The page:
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Birth weight more than 9.9 lbs increases risk of breast cancer by 1.5 (wonder about Vitamin D) – Oct 2018

Maternal breast cancer risk in relation to birthweight and gestation of her offspring

Breast Cancer Research 201820:110, https://doi.org/10.1186/s13058-018-1035-6
Anthony J. Swerdlow, Lauren B. Wright, Minouk J. Schoemaker and Michael E. Jones


Vitamin D is NOT mentioned in the study
VitaminDWiki speculations:
1) Longer pregnancy ==> consume more Vit D ==> lower Vit D ==> increased breast cancer
2) Poor receptor ==> longer pregnancy ==> heavier baby (speculation)
   AND increased Breast Cancer (known)

Overview Breast Cancer and Vitamin D contains the following summary and sections

 Download the PDF from VitaminDWiki

Parity and age at first pregnancy are well-established risk factors for breast cancer, but the effects of other characteristics of pregnancies are uncertain and the literature is inconsistent.

In a cohort of 83,451 parous women from the general population of the UK, which collected detailed information on each pregnancy and a wide range of potential confounders, we investigated the associations of length of gestation and birthweight of offspring in a woman’s pregnancies with her breast cancer risk, adjusting for a full range of non-reproductive as well as reproductive risk factors unlike in previous large studies.

Gestation of the first-born offspring was significantly inversely related to the risk of pre-menopausal breast cancer (p trend = 0.03; hazard ratio (HR) for 26–31 compared with 40–41 weeks, the baseline group, = 2.38, 95% confidence interval (CI) 1.26–4.49), and was borderline significantly related to risk of breast cancer overall (p trend = 0.05). Risk was significantly raised in mothers of high birthweight first-born (HR for breast cancer overall = 1.53, 95% CI 1.06–2.21 for ≥ 4500 g compared with 3000–3499 g, the baseline group). For gestation and birthweight of most recent birth, there were no clear effects. Analyses without adjustment for confounders (other than age) gave similar results.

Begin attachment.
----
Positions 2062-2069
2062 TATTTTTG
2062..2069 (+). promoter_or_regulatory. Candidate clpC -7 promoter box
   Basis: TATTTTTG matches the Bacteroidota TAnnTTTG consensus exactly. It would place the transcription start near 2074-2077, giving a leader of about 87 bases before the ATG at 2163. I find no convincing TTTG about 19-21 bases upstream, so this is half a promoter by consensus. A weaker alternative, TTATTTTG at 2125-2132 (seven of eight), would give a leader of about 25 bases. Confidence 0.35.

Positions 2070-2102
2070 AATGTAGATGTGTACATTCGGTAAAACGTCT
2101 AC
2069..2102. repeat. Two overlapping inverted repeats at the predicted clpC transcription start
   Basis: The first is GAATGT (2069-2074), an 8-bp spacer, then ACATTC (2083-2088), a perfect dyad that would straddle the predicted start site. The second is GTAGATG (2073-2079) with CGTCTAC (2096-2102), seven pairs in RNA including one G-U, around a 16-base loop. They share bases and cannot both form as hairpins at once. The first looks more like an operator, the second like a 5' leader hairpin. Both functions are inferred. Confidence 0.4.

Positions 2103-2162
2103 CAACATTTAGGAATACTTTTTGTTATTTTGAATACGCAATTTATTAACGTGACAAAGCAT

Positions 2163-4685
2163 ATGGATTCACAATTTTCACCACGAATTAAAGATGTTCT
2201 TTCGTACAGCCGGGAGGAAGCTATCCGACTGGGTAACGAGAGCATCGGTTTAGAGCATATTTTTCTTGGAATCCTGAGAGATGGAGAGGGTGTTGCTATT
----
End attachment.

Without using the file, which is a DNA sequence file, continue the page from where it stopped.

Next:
Our data add to evidence that short gestation pregnancies may increase the risk of breast cancer, at least pre-menopausally, perhaps by hormonal stimulation and breast proliferation early in pregnancy without the opportunity for the differentiation that occurs in late pregnancy. High birthweight first pregnancies may increase breast cancer risk, possibly through the association of birthweight with oestrogen and insulin-like growth factor 1 levels.

Their speculations in the discussion section of the PDF

  1. "Women giving birth to heavier offspring tend to have higher oestrogen and free oestrogen levels [8, 9, 12–14] and insulin-like growth factor 1 (IGF1) levels [10] in pregnancy, giving a plausible mechanism for an association of high birthweight of offspring with maternal breast cancer risk."
  2. "While hormonal and histological explanations for the relation of gestation and birthweight to breast cancer risk seem the most obvious, it is also possible that maternal genetic susceptibility loci affecting offspring birthweight [54] or gestation [55] may affect breast cancer risk."

Created by admin. Last Modification: Saturday October 13, 2018 09:59:52 GMT-0000 by admin. (Version 6)

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